President TrumpDonald TrumpOvernight Defense & National Security — The Pentagon's deadly mistake Overnight Energy & Environment — Presented by Climate Power — Interior returns BLM HQ to Washington France pulls ambassadors to US, Australia in protest of submarine deal MORE has no use for CNN or for its White House correspondent, Jim Acosta. Thus, it was hardly a surprise when Trump refused to take a question from a persistent Acosta at a recent news conference and used the opportunity to bash CNN. No real news there, given Trump’s unnecessary but consistent criticism of CNN.
Trump proceeded to call on Fox News Channel’s John Roberts to ask a question, and FNC’s Roberts dutifully inquired about America’s relations with Russian President Vladimir Putin. Roberts himself then suddenly became the subject of the news to many of his reporter colleagues, simply for asking his prepared question. Roberts’ sin, according to the journalism establishment, was his failure to immediately defend CNN from the Trump attacks.
Every minute of a presidential news conference is important, and there are more newsworthy matters to cover than Trump’s running CNN clash, which just doesn’t move the news-o-meter anymore. There was no need for Roberts to intervene in the Trump-CNN fuss. The reality is that any protest from Roberts would have been wasted time. Trump is not going to change his attitude about CNN.
The fact that Roberts now works for Fox likely explains some of the press establishment’s anger in this matter. FNC has always been the illegitimate child of the media industry, daring to brand itself as “fair and balanced,” an obvious critique of its competitors. Then FNC found an audience, and it has dominated cable news ratings for 20-plus years. Roberts previously worked at both CNN and CBS. He could well have escaped his public flogging had he still worked at one of those places.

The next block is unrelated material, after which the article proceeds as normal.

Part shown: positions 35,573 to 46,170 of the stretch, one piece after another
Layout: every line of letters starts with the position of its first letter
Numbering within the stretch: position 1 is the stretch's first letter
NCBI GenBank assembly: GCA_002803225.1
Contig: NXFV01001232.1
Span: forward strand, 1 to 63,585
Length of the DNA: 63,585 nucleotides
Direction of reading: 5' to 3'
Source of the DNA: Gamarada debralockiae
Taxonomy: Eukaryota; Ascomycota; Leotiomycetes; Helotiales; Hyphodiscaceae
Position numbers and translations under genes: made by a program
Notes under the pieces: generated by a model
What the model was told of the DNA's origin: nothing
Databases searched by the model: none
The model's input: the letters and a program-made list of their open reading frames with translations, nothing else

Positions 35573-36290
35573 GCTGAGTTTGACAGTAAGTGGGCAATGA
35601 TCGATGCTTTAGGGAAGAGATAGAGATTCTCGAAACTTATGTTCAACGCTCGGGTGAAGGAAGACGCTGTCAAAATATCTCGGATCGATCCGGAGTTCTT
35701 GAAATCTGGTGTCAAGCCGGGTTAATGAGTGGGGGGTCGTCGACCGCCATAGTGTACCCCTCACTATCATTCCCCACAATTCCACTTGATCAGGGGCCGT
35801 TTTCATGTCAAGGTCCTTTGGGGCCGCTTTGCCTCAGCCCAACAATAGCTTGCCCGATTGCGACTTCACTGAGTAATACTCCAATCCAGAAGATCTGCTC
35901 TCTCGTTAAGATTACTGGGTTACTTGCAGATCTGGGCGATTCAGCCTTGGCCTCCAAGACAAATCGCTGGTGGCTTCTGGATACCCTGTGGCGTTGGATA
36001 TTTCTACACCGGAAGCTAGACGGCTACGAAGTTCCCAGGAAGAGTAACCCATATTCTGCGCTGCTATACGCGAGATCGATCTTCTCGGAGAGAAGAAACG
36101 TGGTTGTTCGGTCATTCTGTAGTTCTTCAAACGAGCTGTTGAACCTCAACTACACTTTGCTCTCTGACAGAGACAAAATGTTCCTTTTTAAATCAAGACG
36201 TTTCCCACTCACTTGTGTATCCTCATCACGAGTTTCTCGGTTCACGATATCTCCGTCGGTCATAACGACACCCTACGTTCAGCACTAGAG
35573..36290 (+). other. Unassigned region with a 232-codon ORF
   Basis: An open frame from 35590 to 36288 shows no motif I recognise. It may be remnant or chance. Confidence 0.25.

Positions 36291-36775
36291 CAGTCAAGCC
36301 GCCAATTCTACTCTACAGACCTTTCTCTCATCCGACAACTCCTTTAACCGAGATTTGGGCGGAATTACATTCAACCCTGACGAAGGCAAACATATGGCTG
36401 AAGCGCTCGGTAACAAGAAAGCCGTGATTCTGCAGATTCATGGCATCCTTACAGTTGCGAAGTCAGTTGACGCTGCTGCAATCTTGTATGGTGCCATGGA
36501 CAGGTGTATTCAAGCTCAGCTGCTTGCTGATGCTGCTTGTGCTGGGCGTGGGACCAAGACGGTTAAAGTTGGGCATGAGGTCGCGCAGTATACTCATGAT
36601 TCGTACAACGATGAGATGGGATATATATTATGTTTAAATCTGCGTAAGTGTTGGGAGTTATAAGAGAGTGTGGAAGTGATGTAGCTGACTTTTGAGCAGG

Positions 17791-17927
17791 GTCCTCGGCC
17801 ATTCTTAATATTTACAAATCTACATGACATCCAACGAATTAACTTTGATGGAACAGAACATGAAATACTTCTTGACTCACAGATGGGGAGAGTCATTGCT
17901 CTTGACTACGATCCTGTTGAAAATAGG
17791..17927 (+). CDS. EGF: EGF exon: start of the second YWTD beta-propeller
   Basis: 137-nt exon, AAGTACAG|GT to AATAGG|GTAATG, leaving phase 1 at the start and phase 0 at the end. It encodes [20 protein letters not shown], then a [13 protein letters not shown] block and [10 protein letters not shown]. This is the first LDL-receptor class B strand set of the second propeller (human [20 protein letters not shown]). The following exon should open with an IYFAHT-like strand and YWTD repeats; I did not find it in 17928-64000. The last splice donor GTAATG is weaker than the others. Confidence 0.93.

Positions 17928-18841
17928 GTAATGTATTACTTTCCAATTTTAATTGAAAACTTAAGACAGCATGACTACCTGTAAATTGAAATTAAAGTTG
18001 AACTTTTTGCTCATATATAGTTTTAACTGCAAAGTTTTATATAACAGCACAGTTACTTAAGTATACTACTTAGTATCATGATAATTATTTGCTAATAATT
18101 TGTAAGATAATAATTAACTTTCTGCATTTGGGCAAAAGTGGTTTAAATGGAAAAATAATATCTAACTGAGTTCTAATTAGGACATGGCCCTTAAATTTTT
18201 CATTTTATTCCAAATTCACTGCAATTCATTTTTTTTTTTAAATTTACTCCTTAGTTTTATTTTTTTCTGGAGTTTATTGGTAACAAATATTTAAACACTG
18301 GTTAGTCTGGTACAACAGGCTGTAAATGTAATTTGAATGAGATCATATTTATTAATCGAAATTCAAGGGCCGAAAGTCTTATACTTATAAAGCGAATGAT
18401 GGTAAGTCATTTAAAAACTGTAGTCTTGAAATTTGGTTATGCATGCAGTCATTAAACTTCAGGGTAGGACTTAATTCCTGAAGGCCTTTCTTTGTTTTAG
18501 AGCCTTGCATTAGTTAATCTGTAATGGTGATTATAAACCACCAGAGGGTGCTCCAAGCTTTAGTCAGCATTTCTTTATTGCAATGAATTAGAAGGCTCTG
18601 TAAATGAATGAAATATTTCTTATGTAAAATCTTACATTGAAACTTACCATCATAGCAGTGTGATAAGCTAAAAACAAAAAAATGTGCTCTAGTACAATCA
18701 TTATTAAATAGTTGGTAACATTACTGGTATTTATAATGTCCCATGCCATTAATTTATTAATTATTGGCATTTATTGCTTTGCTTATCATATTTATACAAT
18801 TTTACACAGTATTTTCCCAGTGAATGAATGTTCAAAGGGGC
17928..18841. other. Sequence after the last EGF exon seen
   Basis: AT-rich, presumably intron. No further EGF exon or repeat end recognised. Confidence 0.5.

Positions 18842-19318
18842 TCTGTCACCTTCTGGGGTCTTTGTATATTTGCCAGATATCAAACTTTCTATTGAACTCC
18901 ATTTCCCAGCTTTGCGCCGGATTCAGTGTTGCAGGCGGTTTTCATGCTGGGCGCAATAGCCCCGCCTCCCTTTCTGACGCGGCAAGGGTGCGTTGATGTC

Fox News itself received occasional public criticism from President Obama and his administration back in the day. That’s the way of the world in the politics-vs.-media arena. Presidents who run press conferences choose which reporters get to ask questions and can criticize or ignore media outlets as they choose.
The journalism industry generally failed to stand up for FNC during those Obama years, although Jake Tapper, then at ABC and now one of CNN’s stars, did challenge the Obama press secretary about its labeling of FNC as “not a news organization.” That was an earlier method for an administration to make a “fake news” charge.
Then there is the matter of Acosta, who has positioned himself as a leading press antagonist of the Trump presidency. Good for Acosta to want to challenge the current administration, but his theatrics have mounted to the point where he is now part of the news, as he was at the recent press conference in Britain.
Yet, Acosta, who has insulted Fox News as “state-supported media,” expects an FNC reporter to defend him in a live television event. Acosta’s criticism of FNC is his prerogative, of course, but it comes off as clumsy for a guy who is supposed to be a reporter, and not a commentator. Further, while Roberts was expected to defend all of the many fine journalists at CNN, Acosta’s “state-TV” comment essentially insults FNC’s real journalists such as Bret Baier, Shannon Bream and Shepherd Smith. FNC’s reporters are clearly not in the same category as Trump’s flattering commentators, such as Sean Hannity.
This kind of intra-media squabbling disappoints the American citizenry. It causes news consumers to lose faith in the journalism industry. Seeing journalists arguing with each other suggests the news industry is more interested in playing out polarized range-wars than serving as public surrogates who are supposed to be informing citizens about news issues of substance.
CNN and the news industry as a whole have plenty of avenues to rail against Trump’s mistreatment of the press — and, clearly, Trump does mistreat and disrespect the press. Roberts need not be the focal point of the journalism industry’s defense. There is something to be said for journalists to collectively support each other in the face of government pressure, but a presidential press conference is an ineffective choice of venue for that effort.
Jeffrey McCall (@Prof_McCall) is a professor of communication at DePauw University.